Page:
Indie films aim for cross-culture consumers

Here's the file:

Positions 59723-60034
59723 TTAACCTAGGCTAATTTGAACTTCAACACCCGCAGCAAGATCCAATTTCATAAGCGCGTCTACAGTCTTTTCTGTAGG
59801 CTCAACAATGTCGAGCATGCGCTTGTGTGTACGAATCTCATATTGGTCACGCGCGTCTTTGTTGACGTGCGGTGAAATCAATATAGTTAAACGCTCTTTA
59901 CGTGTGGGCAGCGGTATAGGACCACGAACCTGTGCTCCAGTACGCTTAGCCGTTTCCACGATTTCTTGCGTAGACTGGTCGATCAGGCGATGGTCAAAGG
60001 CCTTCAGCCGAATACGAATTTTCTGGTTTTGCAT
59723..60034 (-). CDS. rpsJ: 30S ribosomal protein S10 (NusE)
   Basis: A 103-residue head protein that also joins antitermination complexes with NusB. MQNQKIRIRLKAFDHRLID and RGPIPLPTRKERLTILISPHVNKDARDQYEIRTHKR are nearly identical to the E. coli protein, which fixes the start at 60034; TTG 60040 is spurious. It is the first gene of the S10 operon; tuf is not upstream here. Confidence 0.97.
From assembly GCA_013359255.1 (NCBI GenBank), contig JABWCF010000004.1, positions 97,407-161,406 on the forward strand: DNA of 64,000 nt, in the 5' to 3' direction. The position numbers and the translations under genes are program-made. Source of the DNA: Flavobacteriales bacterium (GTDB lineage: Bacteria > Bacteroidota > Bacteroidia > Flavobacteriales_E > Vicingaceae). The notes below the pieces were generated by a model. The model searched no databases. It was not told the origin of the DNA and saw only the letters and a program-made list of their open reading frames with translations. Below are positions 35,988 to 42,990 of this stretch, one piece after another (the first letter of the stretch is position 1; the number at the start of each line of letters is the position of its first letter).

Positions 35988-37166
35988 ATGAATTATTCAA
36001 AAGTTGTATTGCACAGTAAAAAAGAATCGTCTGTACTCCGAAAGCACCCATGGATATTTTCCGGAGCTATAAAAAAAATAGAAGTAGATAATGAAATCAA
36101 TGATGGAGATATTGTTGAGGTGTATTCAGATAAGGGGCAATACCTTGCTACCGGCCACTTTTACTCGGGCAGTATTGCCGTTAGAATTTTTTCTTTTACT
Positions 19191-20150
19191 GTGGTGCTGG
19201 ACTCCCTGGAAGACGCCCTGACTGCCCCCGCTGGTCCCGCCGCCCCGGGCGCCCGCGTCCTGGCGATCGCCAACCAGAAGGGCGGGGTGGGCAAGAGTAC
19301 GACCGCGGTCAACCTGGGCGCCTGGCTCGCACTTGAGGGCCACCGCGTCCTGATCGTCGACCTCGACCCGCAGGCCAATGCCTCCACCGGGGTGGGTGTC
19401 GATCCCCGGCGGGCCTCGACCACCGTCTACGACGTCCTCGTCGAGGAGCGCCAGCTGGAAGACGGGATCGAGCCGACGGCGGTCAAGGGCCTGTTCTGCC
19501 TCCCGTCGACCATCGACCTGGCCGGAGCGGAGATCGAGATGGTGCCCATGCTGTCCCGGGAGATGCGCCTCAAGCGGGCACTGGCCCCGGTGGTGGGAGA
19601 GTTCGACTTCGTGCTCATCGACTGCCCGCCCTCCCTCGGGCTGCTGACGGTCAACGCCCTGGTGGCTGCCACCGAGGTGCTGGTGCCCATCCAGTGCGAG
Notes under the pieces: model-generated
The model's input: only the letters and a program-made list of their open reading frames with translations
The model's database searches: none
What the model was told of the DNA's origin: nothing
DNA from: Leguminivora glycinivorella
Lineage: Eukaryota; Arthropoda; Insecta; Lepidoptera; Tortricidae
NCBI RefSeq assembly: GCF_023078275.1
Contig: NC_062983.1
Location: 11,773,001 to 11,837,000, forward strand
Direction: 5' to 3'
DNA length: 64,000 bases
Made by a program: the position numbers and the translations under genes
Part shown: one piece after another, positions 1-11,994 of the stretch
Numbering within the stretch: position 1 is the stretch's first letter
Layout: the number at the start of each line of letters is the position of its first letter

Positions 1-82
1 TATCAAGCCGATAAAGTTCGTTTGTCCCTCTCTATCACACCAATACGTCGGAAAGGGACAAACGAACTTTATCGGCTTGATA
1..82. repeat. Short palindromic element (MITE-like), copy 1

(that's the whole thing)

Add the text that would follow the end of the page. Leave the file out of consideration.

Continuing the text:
As the film industry recovers from its financial crisis, so does a breed of indies that struggled even during the boom years: foreign-language film distributors. Veterans are resurfacing and new ventures are taking the biggest gambles, all hoping they can reverse a decades-long decline of foreign films’ box office take in the U.S. while challenging established distribs with fuller pockets and stronger ancillary muscle.The newcomers are betting that underserved audiences (from Latinos and Chinese-Americans to gaming fanboys) will seek out foreign-language titles in greater numbers, while established distribs with large libraries return seeking a piece of the indie box office rebound. Indomina Releasing is among a group of newcomers that includes Pantelion Films, Cohen Media Group and China Lion. Founded by Jasbinder Singh Mann in 2008, Indomina has quietly purchased 11 genre features from various countries, most of them non-English language. “Our core audience is the cross-culture, ‘trans-media’ consumer interested in fashion, gaming, music, social media and everything from an Asian action film to a Gus Van Sant-style teen drama that’s visually innovative,” says Mann. About half of Indomina’s annual slate will be foreign-language features, including five to six theatrical releases plus four to five ancillary-only titles. Its first release, slated for May, is the Chinese-language martial arts actioner “True Legend.” The online marketing push includes fanboys blogging with talent and designing a promotion, all indicative of consumer collaboration Mann hopes will shape the company’s direction. Indomina plans to release some of its theatrical films day-and-date on VOD, and Mann says there have been talks with Asian partners to fight piracy through simultaneous worldwide theatrical releases. Other distributors are partnering with exhibitors — and across borders — for foreign-language fare. Lionsgate and Mexico’s Televisa will release eight to 10 commercial theatrical titles a year (around half in Spanish) under their shingle Pantelion Films. AMC Entertainment will provide non-exclusive support. “They said ‘We recognize we need to serve our communities, so we’d like to dedicate some screens (to the Latino audience), but we’re looking to you guys to make sure we’ve got the flow of product,’ ” says Pantelion chairman Jim McNamara. His first release was last month’s English-language romantic comedy “From Prada to Nada,” which has earned $2.6 million to date. In October, AMC also launched an exclusive partnership with China Lion Film Distribution to release up to 15 Chinese-language films a year, scoring a small $430,000 hit with its third film, “If You Are the One 2.” Real estate magnate Charles S. Cohen’s new outfit Cohen Media Group hopes to release five to six of its productions and acquisitions a year, about half of them foreign language, spending in the low-to mid-six figures on acquisitions. CMG rolled the dice on its debut, the Algerian drama “Outside the Law,” by booking a month at New York’s Paris Theater and other venues, and opened to healthy B.O. These new ventures arrive amid some serious competition, like juggernaut Sony Pictures Classics, day-and-date distribs IFC Films and Magnolia Pictures, which have sister cable channels (and, in Magnolia’s case, a sister theater chain) and VOD sales, and veterans like Cinema Guild, Kino Lorber, First Run and Strand, plus successful micro-distribs like Variance and Argot. There’s also competition from relatively experienced upstarts such as Maya Entertainment, Film Movement, Oscilloscope, NeoClassics, Elephant Eye and Music Box. But Maya may be tacking in a different direction in order to court auds. It has reduced its non-English films from 70% to 30% since launching in 2007. While chairmen Moctesuma Esparza and Jeff Valdez say it’s to focus on second- and third-generation Latinos, that shift is mirrored by several indies reducing their foreign-language film acquisitions. The studio is also launching Maya at the Movies, a VOD channel. A few battle-scarred vets are returning. Soumya Sriraman became CEO of Palisades Tartan North America and U.K. last spring after Palisades acquired the financially troubled Tartan. After a hiatus in 2010, they now plan six foreign-language theatrical releases among 18 ancillary and theatrical domestic titles a year. Another company many are happy to see resurrected is 46-year-old New Yorker Films, which was placed with Technicolor after a 2009 loan default but brought back to life by Aladdin Distribution last year. The distrib is reviving its mostly foreign-language arthouse slate with more award-winning acquisitions and a new genre label, Metro. Homevideo foreign-language distrib Olive Films dipped its toe into theatrical a handful of times over the past decade before launching a series of nine theatrical releases beginning in 2010. Though only a few have broken the five-figure mark, prexy Farhad Arshad says theatrical’s publicity and reviews have become “almost a necessity” to bolster ancillary revenue. “The theatrical marketplace was too crowded before because of the easy availability of finance, so now seemed like the right time to enter it,” says Arshad. “It’s still an unpredictable situation.” Sriraman is one of several execs to point out new challenges with ancillary and exhibitors. “It was very eye-opening for me when, as we were negotiating for holdovers, the rollout pattern or marketing support in return for screens, every theater would say, ‘You need to spend everything you can because (the theater is) a loss leader anyway — you’re going to make all your money on DVD,’ ” she recalls. “We’ve been successful in telling them ‘Where is the ancillary market? Help me with these films.’ ” She points out that Blockbuster isn’t buying 2,000 to 4,000 copies of each film anymore, and low-paying kiosks such as Redbox don’t even have a foreign film section. While most distribs are similarly cautious, Music Box founder William Schopf boasts of spending “big MGs” and says, “Right now, we’re known as the distributor that is willing to spend the most time and money on a foreign film,” an assertion some other studios would likely challenge. He has at least 10 releases planned this year — almost all non-English — and hopes to acquire foreign-language television for ancillary distribution. “We’ve been working in the vacuum created by negativism, and we’ve had a lot of success,” he says.